April 2007
Special Report

United Kingdom: Reliable deepwater positioning reduces vessel time and acoustic interference


Industry’s move to deeper field development creates new demand for acoustic controls.

Vol. 228 No. 4  

Technology from Europe: United Kingdom

Reliable deepwater positioning reduces vessel time and acoustic interference

 Industry’s move to deeper field development creates new demand for acoustic controls. 

Gordon Johnston, Nautronix

Over the last 10 years Nautronix has been developing its ADS2 technology, and over the last five years it has developed NASNet. The company has a number of commercial projects using the system in the field and is developing the offshore subsea wireless controls market. Research and development began this year on the NASBOP and NASCoM acoustic control products. Investment has also been directed to the company’s support infrastructure.

The NASNet system is very similar in concept to GPS, as it permits unlimited users to obtain precise navigational data. However, unlike GPS, it provides this coverage at the sea surface and through the water column to the sea floor, regardless of working depth, Fig. 1. During November and December 2006, the company announced completion of a second deployment in the Mediterranean Sea. Reliable positioning, reduced vessel time and resistance to acoustic interference from other vessels give the system an advantage and save cost.

Fig. 1

Fig. 1. NASNet transmits and receives positioning data through the water column. 

The company won a three-year contract from the UK Ministry of Defence to supply a portable underwater acoustic range with a minimum of one deployment per year. The company manages the supply and installation of the range including vessel charter, ROV operations, fitting-out of receivers onboard multiple submarines, vessel manning, deploying and calibrating 31 NASNet stations in up to 1,500 m water depth, Fig. 2.

Fig. 2

Fig. 2. Thirty-one NASNet stations were deployed in up to 1,500-m water depths over 1,000 km2 in a recent trial.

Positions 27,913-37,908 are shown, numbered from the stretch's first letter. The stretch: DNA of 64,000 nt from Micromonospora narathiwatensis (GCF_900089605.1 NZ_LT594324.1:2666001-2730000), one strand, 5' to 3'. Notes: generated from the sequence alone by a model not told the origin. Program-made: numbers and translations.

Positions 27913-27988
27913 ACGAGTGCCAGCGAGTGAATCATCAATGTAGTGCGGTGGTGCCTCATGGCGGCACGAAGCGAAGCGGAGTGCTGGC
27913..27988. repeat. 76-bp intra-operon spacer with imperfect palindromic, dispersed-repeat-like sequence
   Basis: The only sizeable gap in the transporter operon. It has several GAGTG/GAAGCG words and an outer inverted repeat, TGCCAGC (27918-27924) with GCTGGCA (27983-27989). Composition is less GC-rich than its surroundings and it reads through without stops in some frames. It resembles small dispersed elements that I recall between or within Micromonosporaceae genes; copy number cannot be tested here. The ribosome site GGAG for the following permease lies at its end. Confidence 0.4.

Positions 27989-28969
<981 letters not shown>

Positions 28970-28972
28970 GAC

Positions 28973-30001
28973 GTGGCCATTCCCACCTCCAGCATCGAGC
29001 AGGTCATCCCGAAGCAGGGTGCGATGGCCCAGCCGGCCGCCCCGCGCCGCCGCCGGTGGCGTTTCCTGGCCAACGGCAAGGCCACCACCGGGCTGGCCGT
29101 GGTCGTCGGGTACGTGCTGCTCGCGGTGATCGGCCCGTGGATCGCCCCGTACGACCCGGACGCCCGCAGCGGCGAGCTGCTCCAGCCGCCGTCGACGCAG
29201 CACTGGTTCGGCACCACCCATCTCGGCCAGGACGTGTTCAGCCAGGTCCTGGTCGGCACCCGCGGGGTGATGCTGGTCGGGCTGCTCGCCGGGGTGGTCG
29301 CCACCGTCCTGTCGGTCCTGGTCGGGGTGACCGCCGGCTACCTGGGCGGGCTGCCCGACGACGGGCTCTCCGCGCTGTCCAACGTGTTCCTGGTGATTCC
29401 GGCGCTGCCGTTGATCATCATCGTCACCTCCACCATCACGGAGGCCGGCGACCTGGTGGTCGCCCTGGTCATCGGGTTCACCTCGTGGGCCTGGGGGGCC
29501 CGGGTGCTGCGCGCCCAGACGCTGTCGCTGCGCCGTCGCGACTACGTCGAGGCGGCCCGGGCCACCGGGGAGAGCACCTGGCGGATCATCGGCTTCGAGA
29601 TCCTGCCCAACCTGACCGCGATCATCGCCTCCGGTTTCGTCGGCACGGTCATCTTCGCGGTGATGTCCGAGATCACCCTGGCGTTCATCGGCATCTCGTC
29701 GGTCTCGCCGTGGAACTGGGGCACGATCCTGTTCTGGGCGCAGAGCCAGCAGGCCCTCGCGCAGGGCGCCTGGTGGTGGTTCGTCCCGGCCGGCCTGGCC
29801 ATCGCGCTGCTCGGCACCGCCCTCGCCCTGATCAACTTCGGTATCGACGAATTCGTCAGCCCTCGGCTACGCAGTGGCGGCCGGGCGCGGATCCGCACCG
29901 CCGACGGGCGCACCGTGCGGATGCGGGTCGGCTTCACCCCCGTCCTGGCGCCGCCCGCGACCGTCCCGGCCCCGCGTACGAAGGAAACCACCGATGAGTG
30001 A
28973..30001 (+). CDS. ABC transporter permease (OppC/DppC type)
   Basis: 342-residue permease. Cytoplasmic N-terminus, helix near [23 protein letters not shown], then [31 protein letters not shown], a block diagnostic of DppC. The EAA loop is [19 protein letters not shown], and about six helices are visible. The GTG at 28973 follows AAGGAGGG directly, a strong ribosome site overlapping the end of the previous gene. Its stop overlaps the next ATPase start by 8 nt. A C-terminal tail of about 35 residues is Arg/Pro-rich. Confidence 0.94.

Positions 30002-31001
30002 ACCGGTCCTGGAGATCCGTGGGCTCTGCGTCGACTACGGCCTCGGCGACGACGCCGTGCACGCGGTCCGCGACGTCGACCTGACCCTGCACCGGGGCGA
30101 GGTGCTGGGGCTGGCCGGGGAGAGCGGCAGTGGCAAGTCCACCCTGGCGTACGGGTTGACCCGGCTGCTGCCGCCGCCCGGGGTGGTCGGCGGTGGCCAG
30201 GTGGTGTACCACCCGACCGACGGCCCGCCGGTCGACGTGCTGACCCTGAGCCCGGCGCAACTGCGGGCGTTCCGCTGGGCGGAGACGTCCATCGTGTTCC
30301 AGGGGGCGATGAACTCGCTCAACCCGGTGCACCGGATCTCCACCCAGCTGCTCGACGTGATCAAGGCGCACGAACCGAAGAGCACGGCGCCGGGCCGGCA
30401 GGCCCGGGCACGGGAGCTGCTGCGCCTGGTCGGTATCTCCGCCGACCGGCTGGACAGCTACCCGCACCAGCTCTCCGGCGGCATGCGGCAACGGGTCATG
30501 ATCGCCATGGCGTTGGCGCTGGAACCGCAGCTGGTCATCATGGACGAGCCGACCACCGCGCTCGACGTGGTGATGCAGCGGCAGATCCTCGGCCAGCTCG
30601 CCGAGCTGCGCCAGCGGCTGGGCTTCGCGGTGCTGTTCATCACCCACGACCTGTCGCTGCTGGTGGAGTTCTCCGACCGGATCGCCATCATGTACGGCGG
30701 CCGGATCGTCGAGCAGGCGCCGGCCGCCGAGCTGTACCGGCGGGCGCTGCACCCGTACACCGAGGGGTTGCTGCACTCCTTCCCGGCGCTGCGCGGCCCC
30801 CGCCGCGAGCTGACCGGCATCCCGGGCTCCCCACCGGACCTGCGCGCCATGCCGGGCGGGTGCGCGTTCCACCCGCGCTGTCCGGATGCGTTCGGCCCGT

During this latest trial, the company covered 1,000 km2 with an acoustic array, enabling subsurface and surface positioning of multiple vessels. The company believes this is the first time an acoustic array of this size has ever been deployed. During the trial, the customer used data and text telemetry to communicate between submarines and surface vessels at more than a 20-mi separation.

The system also was deployed successfully in deep West African waters using NASNet Mini Stations. During the deployment, changing circumstances risked delays. To prevent this, the company used contingency backup components—construction receivers—to position the ROVs. The company successfully deployed the system within the specified time with no downtime. The company has a number of projects in Brazil and West Africa, including a 14-unit, sled-based system being deployed in West Africa later this year.

Looking forward, the company sees opportunities for development of underwater wireless controls for the offshore industry and is working with a number of projects to develop this capability. This comes on the back of Shell’s adoption, use and continuing investment in NASBOP technology. This technology is for the acoustic control and monitoring of subsea isolation devices for surface BOP drilling.

The next generation of subsea acoustic wireless control and monitoring systems, NASCoM, is now being developed for broader applicability. The work will extend the existing control capabilities while retaining the proven ADS2 signalling technology.

This technology will be used on an ultra-deepwater, semisubmersible drilling rig being built by Keppel FELS Ltd for Ensco International Inc. The vessel will use dual NASDrill RS925 multi-hydrophone, long baseline/short baseline, acoustic positioning systems. The recent drilling industry upturn has also renewed interest in and purchase of the company’s pig tracking and diver communications equipment.WO



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